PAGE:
No seriously, I am extremely angry right now. I've installed KDE 4.2 a few days ago and so far, I am pretty happy with it. Mind you, it's not for the faint of heart and I still think it was a huge mistake to ship it with Kubuntu Intrepid, because it is way too advanced (or not enough, depending on how you look at it) for the basic user, but that will do for another post. Screenshot Dolphin failure reading a CD with broken encoding What makes me angry right now is another matter entirely. Yesterday I received a CD from one of my clients. On this CD, one of the folders has a French name, with special characters, "dégustation". The CD was burnt by my client, probably on a Windows machine. I try to open it today with Dolphin. The folder with the special character won't open. I try with Konqueror. The folder won't open. In short, it is broken. I try it on a Windows box, no problem, the folder opens perfectly.

So I look around to try and find a solution to open the CD on my machine, because I need its content. Seems the only way to do this in KDE 4.2 is ... command line [1]. So much for usability.

And while I look around, I end up on this page and this comment, which I reproduce here :

We will no longer support broken encodings in KDE. We have had transition code for several years (at least since 2003) and I think 5 years is enough time for people to finish transitioning to UTF-8 environments.
This bug is about broken-encoded files. *Properly* encoded filenames should be working and if they aren't, please open a new bug report on the subject.
You will hate me for this, but this bug is a WONTFIX. 5 years is enough time. If in 5 years you haven't renamed all your files, you should use the terminal to do it.

So. There is a technical reason (which I cannot understand, way too complicated for me) why this won't be fixed. Fine with me. What seriously pisses me off is the excuse given why this won't be fixed, namely 5 years is enough time for people to finish transitioning to UTF-8 environments.. I find the argument outrageous. Here are my reasons.

  1. How many people even have a clue of what an "UTF-8" environement is all about? Probably 5% of the computer users, and I think I'm being large with that number. "Transitionning to a UTF-8 environment" is not something that has been advertised as the next trendy thing to do while installing your new computer. And I am pretty sure my father (and actually, even myself) has a few CDs from back in the days where file names had special characters and had broken encoding. Does that mean that we won't ever be able to open them again? (Well, my father runs Windows, so he probably does not have that problem to start with, but it's gonna make it harder for me to ever tell him to change for Linux and KDE. So much for usability.
  2. This works in one version, and doesn't in the next (see how that person found a workaround by installing the previous version of Dolphin). In my books, legacy should be one of the most important things that any software should take care of, and more importantly Open Source software. That InDesign (or Word?) doesn't do legacy is more of a commercial trick than anything else, I don't approve of it, but I can understand it. However, I find the fact that a piece of software as often used as a file manager does not allow me to open files from... wait... 5 days ago (this was when the CD was burnt!) completely unacceptable.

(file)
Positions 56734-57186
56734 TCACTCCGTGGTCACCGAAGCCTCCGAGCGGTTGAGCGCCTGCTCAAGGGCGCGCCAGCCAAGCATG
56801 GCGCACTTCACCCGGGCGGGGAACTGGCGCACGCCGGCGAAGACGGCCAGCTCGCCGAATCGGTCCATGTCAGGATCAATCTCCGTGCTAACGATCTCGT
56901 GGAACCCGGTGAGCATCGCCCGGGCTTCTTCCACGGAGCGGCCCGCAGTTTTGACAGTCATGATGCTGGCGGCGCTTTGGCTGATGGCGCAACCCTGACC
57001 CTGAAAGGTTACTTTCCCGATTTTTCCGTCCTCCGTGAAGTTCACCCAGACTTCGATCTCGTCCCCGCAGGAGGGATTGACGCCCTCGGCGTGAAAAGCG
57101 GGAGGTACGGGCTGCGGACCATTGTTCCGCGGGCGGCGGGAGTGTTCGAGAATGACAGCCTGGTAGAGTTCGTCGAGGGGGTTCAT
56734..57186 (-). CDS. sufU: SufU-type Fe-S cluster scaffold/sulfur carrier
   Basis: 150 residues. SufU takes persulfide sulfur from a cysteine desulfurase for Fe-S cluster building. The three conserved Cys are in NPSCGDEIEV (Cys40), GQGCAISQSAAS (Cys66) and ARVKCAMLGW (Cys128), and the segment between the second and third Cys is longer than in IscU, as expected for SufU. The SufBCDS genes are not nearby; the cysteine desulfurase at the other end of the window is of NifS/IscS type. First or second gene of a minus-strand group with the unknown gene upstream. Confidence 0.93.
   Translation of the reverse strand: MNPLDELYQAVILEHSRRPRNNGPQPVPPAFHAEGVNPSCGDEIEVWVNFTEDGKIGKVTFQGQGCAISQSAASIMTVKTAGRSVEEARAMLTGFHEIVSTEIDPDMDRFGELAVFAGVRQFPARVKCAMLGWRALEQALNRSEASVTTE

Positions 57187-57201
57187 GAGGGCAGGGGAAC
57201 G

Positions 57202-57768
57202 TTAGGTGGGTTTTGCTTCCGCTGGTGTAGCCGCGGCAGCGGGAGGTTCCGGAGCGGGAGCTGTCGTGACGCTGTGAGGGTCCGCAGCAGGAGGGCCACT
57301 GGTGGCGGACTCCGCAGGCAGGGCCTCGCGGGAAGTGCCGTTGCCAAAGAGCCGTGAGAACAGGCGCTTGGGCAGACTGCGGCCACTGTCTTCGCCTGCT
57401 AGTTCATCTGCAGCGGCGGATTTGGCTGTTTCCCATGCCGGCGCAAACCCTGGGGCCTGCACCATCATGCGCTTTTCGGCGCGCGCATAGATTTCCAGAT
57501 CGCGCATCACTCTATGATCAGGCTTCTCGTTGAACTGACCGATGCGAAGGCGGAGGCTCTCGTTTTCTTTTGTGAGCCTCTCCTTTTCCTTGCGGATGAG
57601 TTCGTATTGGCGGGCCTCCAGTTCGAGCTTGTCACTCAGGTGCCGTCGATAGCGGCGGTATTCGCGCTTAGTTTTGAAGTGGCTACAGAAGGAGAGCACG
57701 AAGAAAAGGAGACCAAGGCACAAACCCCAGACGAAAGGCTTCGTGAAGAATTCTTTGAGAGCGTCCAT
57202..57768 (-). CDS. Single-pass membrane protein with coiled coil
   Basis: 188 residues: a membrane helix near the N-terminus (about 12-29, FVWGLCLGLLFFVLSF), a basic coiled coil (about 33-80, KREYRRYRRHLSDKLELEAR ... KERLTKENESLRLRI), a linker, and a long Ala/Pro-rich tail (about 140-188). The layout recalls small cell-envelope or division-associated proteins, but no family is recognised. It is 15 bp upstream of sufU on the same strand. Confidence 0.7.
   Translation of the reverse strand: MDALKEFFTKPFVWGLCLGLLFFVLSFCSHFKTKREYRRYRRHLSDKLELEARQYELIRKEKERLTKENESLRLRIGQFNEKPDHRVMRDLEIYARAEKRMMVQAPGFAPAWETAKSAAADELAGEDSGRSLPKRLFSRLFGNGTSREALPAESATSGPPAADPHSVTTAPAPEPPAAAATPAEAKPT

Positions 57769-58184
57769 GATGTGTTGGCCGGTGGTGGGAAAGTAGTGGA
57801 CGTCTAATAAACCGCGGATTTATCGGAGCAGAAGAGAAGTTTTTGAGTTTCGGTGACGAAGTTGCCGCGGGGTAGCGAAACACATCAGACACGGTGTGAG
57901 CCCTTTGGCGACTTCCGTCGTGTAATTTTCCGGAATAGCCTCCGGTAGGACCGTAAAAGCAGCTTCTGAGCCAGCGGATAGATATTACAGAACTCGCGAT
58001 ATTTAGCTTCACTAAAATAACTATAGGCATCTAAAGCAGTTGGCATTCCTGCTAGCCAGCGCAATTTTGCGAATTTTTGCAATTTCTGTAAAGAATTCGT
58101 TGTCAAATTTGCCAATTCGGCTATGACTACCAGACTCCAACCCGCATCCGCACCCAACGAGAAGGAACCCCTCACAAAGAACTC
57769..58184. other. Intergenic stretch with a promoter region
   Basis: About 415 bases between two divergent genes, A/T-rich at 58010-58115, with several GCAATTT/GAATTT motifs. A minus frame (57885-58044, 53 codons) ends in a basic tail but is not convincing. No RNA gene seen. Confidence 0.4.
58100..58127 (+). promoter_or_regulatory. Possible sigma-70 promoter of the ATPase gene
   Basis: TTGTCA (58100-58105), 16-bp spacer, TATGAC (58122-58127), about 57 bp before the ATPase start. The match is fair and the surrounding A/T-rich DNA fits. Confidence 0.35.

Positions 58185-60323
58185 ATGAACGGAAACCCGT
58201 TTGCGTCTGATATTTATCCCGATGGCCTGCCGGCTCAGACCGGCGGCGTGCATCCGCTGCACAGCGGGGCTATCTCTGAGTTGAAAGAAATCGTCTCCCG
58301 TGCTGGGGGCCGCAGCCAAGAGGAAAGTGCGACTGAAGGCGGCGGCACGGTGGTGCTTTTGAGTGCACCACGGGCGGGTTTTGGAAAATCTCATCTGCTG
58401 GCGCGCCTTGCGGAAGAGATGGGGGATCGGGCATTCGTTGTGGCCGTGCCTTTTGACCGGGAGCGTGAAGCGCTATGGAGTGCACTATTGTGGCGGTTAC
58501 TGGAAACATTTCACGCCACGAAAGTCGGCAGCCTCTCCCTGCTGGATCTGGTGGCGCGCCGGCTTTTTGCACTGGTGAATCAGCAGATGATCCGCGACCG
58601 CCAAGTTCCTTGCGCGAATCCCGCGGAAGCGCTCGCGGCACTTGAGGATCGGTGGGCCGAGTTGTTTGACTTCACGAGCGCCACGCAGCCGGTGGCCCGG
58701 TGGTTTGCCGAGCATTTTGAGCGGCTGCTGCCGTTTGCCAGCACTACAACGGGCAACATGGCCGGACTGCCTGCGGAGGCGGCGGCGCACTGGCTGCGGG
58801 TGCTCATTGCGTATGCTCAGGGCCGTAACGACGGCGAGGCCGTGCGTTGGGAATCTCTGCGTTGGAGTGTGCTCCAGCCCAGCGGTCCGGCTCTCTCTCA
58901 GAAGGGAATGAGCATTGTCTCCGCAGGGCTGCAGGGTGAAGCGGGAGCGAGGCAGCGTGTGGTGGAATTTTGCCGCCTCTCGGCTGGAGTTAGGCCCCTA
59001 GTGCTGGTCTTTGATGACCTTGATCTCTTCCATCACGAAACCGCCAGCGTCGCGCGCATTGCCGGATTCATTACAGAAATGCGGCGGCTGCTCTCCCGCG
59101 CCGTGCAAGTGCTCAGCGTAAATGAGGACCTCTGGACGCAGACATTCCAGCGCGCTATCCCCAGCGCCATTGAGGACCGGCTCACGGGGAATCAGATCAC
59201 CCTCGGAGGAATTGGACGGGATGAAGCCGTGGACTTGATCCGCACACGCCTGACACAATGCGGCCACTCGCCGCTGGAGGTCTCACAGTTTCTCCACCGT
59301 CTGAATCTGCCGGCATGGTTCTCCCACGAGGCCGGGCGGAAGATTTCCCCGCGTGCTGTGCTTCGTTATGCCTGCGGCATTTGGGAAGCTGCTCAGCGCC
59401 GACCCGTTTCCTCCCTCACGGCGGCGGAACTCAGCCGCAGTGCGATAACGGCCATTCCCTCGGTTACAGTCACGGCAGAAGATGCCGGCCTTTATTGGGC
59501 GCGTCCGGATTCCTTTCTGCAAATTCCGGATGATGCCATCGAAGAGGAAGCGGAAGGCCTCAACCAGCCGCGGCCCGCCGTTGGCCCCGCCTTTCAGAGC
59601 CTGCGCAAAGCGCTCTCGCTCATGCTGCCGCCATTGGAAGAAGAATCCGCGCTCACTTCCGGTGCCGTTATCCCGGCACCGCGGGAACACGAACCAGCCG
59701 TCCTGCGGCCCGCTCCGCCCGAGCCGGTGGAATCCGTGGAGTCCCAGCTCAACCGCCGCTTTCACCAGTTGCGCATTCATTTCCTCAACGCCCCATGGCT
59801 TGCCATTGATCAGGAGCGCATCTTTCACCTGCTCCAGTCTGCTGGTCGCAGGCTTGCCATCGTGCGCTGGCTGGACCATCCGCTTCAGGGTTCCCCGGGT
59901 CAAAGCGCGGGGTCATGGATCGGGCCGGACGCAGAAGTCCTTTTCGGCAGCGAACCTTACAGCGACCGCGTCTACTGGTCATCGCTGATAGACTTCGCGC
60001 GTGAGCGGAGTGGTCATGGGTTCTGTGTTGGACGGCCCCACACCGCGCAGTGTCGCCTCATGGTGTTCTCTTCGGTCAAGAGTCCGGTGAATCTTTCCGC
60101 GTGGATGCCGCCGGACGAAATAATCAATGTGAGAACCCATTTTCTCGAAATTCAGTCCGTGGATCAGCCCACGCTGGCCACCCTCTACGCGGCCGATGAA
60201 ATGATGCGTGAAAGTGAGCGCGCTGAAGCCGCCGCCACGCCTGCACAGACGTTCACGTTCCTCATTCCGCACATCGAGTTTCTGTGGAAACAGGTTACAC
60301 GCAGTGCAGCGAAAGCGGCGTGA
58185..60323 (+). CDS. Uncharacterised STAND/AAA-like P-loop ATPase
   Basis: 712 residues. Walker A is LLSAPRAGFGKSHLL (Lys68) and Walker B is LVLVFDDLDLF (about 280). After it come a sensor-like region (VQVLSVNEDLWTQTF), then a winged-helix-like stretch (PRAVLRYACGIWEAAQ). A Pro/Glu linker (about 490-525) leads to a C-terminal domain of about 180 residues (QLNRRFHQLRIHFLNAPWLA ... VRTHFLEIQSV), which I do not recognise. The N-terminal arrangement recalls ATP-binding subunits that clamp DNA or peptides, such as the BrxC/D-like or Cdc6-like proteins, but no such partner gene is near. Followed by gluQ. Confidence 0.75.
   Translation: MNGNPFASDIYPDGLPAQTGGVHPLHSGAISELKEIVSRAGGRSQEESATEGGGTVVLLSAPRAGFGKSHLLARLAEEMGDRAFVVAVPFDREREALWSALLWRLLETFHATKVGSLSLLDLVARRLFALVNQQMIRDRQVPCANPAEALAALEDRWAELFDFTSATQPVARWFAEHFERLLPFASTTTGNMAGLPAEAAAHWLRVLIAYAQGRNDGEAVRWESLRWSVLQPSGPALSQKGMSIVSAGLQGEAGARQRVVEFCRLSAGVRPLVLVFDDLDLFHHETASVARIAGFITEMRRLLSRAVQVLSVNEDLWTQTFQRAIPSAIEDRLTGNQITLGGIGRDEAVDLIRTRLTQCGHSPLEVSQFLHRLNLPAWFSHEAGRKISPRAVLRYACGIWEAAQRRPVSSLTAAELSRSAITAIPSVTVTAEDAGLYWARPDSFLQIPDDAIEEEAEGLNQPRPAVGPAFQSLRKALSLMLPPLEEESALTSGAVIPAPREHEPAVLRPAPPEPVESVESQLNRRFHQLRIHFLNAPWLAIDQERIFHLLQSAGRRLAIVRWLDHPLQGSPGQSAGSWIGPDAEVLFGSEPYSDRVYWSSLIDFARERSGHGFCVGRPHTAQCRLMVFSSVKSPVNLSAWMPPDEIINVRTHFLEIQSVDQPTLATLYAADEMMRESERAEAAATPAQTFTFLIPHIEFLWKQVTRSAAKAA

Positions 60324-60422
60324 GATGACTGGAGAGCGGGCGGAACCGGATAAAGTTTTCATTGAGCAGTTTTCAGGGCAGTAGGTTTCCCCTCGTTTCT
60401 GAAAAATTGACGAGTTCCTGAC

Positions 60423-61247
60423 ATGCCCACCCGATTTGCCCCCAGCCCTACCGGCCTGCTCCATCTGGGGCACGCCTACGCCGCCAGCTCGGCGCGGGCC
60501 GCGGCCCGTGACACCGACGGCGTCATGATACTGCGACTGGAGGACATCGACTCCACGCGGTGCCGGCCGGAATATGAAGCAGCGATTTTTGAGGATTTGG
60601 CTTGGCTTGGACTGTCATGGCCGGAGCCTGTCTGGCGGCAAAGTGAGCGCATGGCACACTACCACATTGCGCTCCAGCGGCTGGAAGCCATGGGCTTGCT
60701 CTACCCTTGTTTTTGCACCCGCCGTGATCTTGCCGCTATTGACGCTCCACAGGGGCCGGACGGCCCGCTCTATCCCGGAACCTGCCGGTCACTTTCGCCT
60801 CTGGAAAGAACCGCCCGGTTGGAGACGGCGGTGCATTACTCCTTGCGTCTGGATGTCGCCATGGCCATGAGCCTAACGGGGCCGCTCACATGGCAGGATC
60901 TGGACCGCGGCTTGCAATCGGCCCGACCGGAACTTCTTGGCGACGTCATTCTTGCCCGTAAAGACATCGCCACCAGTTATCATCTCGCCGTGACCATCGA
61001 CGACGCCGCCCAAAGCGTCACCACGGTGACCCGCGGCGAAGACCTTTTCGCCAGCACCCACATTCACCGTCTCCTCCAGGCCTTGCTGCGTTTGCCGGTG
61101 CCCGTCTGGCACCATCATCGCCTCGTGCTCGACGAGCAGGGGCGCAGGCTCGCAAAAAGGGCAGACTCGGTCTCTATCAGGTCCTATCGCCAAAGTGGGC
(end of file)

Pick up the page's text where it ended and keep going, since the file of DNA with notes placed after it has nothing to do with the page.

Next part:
I take this example because it really hindered me in my workflow today, but I have encountered this kind of attitude many times over among Open Source advocates, in short, that people should just go along with progress and not look back. Well, guess what, I am an Open Source advocate, and I am also one of those basic users (ok, maybe a little more than that) who works close enough to the "everyday" user to have an idea of what people don't know and don't do. I will call my client and tell her that I couldn't open her CD straight away, and that she should maybe consider in the future not to use special characters because it makes for better cross-OS compatibility. That will be my little stone to the education of the general public into standards. Seriously though, I'll say that I'm on Linux and that it doesn't work. How does that sound? To me, pretty bad, and definitely not like a good advertisement slogan for Open Source altogether.

Basically, what I think we should be looking at here is not to "expect" anyone to have done "anything" that "makes sense", but look at ourselves and say if people haven't transitionned to UTF-8 yet, maybe it is our fault, because we haven't been good enough at communicating on standards and changes and progress. And failing at that will not get us, Open Source advocates, very far.

I think, for example, that Firefox and Open Office are a good example of a mix between "do with the broken" but also "teach people why it's broken and try changing their approach to these things". So yeah, the basic user might be really behind in their "transitionning", but that is where they are, it is the real world. And if we don't go looking for them, they won't come looking for us. To "do with the broken" does not mean "to further the broken", but it is a window of opportunity for us to teach people what good standards and practices are. And should be seen as such, not as a sign that everyone is behind, and we are soooooo ahead [2]


[1] Or through Nautilus, which I happen to have on my machine and which actually opens the folder, even with the broken encoding. Long live Gnome.

[2] [edit] I've just noticed that nautilus not only opens the folder, but does point out that the encoding is not valid, which is exactly the right behaviour, me thinks. Click on the image to see. nautilus opens a folder with broken encoding